“Alaqua Unleashed” dog park in Walton County set to close due to needed improvements and cost

The Alaqua Unleashed Dog Park will soon be closed as the animal refuge has terminated their agreement with Walton County.

Alaqua Animal Refuge founder Laurie Hood made the announcement on Monday.

“Ten years ago, Alaqua agreed to take over management of Walton County’s only dog park, “The Bark Park”, to prevent it from closing”, said Hood. “The park consisted of two fenced areas for large and small dogs to exercise off leash. We renamed the park “Alaqua Unleashed” and since that time have assumed management and all financial costs of the park, which has been free for the public to use with only a suggested donation for visitors. We provided upgrades over the years, such as adding an agility/training area, port-o-let bathrooms, and fenced a third area for use due to the other areas being conducive to severe flooding.”

According to Hood, years of wear and tear have taken its toll on the park and it is in need of a major facelift. Additionally, due to the remote location and vast size, complaints of visitors and unruly dogs caused concern for the safety of human and canine visitors.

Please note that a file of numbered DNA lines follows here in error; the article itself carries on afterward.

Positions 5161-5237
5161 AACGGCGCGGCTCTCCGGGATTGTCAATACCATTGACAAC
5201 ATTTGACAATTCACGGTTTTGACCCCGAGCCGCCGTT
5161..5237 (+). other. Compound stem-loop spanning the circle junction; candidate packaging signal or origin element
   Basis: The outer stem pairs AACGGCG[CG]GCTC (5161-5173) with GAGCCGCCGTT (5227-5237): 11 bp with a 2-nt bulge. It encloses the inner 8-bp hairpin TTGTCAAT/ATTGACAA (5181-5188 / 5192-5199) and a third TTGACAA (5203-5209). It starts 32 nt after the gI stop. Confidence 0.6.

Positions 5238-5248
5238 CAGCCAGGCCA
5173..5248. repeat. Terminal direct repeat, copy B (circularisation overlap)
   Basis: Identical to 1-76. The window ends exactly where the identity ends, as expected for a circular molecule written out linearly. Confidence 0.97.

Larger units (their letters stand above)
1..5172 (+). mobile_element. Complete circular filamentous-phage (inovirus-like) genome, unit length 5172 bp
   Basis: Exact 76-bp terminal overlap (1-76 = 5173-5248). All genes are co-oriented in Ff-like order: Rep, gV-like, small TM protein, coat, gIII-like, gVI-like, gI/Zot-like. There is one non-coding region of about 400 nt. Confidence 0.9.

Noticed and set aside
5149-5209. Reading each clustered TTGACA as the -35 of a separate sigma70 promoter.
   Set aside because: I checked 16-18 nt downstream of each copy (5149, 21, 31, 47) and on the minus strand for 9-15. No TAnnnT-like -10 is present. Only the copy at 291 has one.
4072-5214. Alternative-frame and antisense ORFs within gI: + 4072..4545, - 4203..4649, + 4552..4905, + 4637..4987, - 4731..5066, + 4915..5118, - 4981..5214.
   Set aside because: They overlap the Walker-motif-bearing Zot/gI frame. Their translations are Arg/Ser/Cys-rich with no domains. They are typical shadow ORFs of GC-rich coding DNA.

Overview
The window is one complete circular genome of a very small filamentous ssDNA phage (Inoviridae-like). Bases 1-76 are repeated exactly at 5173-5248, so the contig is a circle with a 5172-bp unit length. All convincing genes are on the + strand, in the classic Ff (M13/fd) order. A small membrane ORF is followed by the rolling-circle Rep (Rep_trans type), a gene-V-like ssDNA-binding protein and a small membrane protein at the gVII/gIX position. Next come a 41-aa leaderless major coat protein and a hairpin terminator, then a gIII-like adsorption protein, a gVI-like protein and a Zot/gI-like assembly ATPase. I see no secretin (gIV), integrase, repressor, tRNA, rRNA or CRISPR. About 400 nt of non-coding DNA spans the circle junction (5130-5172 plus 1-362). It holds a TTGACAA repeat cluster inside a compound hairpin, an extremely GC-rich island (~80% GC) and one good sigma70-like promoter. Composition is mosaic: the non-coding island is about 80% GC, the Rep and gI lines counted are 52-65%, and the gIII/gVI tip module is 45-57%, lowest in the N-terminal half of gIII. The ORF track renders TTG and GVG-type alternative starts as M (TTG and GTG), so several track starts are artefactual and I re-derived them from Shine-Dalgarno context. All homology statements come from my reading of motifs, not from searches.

Hood states that Alaqua came up with an improvement plan for the facility, which included a paid staff person onsite to monitor the facility and membership plan. The proposal also included:

  • Permanent restrooms
  • Additional seating and covered pavilion areas
  • Expanded parking and parking lot repair
  • An outdoor event venue

“The cost of this plan was going to be significant”, said Hood. “So we approached Walton County and the TDC to propose a partnership to share in the expenses. The land is county owned and our comprehensive plan showed that statics greatly supported visitors traveling with their dogs and the trends of the importance of dog parks to these visitors.”

Hood wrote in her post that no funding from the County is available for the plan and given that Alaqua is in the midst of a capital campaign to build their own facility on 100 acres in Freeport, it is not an option for Alaqua to assume the entire cost on land that does not belong to them.

“The current state of the park is not in line with Alaqua’s branding and hard work to be a model facility in our community.”

Laurie Hood, founder Alaqua Animal Refuge

In October 2019, Alaqua notified Walton County that they wished to terminate their agreement and exercised their six month notice.

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